Water captures elected officials’ attention; it’s welcomed by WRI

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Water captures elected officials’ attention; it’s welcomed by WRI

Three New Research Projects Funded in 2019-20

July 9, 2019

By Moira Harrington

Wisconsin’s public officials are devoting concerted attention to water issues in 2019. Between the governor’s declaration of a year of clean drinking water and the Assembly Speaker’s Task Force on Water Quality, attention is being paid to water. It’s welcomed by the University of Wisconsin Water Resources Institute (WRI), which since 1964, has worked to address present and emerging water quality, quantity and management challenges. In 2019-20, WRI will fund three new research projects and three continuing ones.

The research is centered on groundwater and projects have been selected from proposals submitted in response to a joint solicitation for Wisconsin Groundwater Research and Monitoring projects from the Groundwater Coordinating Council. That group was established as part of Wisconsin’s Groundwater Protection Act and is made up of representatives of state agencies with groundwater protection responsibilities, along with a governor’s representative. The agencies involved include the Wisconsin departments of natural resources, agriculture, safety, health services and transportation, plus the Geological and Natural History Survey and University of Wisconsin System.

The currently funded projects, as of July 1, involve scientists at University of Wisconsin campuses in Eau Claire, Madison and Milwaukee, as well as Beloit College.

Civil and Environmental Engineering Professor Steve Loheide at the University of Wisconsin-Madison said, “Wisconsin is a water rich state, but its climate, the way we use the land and the ways in which we interact with water and ecosystems is constantly changing. Continued research on Wisconsin’s water resources is required to help inform decision making that will lead us and future generations down sustainable paths that support our cities, our agricultural systems, our environment and our economy – all of which are very much dependent upon water.”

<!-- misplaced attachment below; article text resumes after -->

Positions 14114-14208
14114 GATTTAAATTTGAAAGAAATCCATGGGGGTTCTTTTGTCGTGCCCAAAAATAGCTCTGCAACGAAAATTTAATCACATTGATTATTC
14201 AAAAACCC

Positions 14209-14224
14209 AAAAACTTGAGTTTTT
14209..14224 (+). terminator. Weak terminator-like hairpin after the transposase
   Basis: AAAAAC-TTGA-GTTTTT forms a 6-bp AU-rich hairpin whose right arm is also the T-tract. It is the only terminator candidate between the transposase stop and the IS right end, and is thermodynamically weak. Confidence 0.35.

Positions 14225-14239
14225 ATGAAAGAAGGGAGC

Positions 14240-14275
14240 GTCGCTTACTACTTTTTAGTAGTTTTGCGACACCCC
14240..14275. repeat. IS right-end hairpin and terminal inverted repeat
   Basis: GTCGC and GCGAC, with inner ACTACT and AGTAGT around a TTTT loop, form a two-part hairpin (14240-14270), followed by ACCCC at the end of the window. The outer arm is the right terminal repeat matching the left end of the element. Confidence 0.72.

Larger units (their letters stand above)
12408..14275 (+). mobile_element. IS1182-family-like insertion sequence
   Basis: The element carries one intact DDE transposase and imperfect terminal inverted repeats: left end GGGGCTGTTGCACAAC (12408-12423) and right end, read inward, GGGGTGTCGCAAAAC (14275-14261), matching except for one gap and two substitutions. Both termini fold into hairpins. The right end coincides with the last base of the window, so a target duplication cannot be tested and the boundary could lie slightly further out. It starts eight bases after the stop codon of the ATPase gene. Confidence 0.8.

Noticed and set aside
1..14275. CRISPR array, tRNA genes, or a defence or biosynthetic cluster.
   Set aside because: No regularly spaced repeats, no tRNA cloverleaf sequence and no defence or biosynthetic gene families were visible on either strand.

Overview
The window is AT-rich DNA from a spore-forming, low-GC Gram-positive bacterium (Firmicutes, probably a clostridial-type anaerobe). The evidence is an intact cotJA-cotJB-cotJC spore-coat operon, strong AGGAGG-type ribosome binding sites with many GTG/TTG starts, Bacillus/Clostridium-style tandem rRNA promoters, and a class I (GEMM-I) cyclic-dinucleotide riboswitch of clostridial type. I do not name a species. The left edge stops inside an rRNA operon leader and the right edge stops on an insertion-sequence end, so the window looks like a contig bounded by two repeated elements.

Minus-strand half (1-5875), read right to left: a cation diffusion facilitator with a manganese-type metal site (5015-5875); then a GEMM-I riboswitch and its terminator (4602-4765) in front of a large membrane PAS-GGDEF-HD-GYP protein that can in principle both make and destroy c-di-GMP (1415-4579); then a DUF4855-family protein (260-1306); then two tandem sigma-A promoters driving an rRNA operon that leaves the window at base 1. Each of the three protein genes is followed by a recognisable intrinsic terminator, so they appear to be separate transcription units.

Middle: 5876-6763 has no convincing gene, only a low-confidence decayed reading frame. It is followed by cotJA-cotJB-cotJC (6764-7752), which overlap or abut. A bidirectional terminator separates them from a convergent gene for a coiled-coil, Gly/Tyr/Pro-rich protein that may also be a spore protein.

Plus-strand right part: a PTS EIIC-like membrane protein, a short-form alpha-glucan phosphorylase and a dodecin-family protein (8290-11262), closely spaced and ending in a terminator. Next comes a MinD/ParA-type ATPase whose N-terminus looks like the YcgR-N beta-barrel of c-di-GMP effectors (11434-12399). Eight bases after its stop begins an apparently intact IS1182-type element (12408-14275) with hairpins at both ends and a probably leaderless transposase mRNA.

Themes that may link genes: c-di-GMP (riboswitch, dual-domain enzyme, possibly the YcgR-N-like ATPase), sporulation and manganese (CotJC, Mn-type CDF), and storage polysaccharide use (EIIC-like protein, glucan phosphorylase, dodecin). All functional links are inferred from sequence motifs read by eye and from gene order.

His project, titled “Impact of Changing Snow Cover and Frozen Ground Regimes on Groundwater Recharge,” will help decision makers understand the quantity and flow of groundwater in the future. Loheide’s research team will determine the extent to which changes in the freeze-thaw cycle might affect the rate at which groundwater is replenished from surface water moving down from above. They will analyze existing conditions in groundwater, climate and soil temperature that encourage or inhibit this replenishment. That data will be used to develop models of snow accumulation and diminishment, variably saturated ground flow and heat transport.

The remaining projects are:

“Assessment of the Source and Mobility of Phosphorus in the Hydrologic System in Western Wisconsin.” In a project new for 2019, investigators at the University of Wisconsin-Eau Claire will collaborate with a scientist with the U.S. Geological Survey to better understand from where phosphorus is entering lakes in western Wisconsin and how it is moving through water bodies. This will contribute to effective non-point source contaminant cleanup, lake management and land-use regulation. Water samples will be collected from private and municipal wells, and sediment and water will be tested from Mud Lake in Barron County.